It’s not so wild what Hamlet’s just said previously. He’s bantering. Very logically, it would seem to me. I have met many people who DID need to put their discourse into a frame, that did veer wildly. Hamlet does a good demonstration of that behavior elsewhere in the play, particularly when he’s talking with Polonius. His cloud analysis, for example, is much more wild than the joking suggestion that Guildenstern should go tell the doctor that Claudius is choleric.
It makes me think about how people so often see others according to how they expect to see them, rather than how they really are. There’s a study with rats where they told people that their rat was especially clever or stupid and held them, and the rats then performed better or worse in a maze depending on people’s perceptions of them. Which is a slightly different thing – because Guildenstern thinking Hamlet is crazy doesn’t make Hamlet crazy but it does make Guildenstern interpret everything Hamlet says as being crazy, even when it really makes sense.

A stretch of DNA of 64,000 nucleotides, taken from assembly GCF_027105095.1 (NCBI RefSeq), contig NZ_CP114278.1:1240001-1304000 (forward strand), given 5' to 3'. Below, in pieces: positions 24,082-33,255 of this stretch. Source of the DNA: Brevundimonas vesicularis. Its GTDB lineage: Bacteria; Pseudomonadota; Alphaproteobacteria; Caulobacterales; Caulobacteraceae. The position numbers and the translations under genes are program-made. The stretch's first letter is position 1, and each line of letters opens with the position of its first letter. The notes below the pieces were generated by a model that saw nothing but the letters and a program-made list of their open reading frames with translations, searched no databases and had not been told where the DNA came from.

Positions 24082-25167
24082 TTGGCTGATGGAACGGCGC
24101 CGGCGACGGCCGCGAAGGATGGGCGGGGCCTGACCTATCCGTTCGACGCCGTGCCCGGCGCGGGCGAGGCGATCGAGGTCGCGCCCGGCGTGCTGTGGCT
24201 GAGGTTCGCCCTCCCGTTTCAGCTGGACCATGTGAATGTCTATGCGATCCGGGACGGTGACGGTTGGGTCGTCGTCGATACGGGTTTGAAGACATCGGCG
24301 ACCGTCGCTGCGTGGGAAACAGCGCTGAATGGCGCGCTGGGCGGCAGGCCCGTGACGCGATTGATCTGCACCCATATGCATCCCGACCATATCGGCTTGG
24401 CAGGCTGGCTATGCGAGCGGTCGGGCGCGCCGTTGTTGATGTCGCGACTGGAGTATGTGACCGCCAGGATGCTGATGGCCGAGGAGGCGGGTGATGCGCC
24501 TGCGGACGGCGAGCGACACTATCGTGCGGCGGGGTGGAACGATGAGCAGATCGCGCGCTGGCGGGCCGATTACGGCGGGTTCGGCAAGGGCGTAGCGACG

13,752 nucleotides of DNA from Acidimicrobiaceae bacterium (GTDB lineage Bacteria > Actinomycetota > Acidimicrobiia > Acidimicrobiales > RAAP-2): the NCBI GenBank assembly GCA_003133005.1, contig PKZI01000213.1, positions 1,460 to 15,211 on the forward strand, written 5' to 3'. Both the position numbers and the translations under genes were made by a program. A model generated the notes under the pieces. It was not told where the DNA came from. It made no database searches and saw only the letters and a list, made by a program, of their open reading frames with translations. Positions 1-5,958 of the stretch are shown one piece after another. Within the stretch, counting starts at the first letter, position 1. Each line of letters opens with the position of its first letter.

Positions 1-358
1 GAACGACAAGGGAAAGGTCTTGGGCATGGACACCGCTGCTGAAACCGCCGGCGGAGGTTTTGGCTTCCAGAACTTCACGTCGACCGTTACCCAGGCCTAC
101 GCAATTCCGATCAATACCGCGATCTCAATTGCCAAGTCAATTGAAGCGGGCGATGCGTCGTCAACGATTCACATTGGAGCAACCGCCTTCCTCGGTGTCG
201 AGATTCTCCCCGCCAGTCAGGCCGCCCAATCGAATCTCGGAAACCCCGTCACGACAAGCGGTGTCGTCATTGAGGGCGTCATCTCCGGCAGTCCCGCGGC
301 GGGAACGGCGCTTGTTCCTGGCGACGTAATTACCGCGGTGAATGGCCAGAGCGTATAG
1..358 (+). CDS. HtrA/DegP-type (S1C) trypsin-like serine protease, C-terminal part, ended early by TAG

Expand this to the effect this idea might have on children, though, and we can see how kids would start to take on the qualities that are projected on to them. It happens with race, too. There was a story on This American Life about the biases that get pre-school African American kids sent home while white pre-schoolers don’t. You get sent home enough times for doing nothing – you’re gonna want to just go ahead and DO something. So black children get sent home more than white children and suddenly there’s a reputation.
Put a frame around that discourse.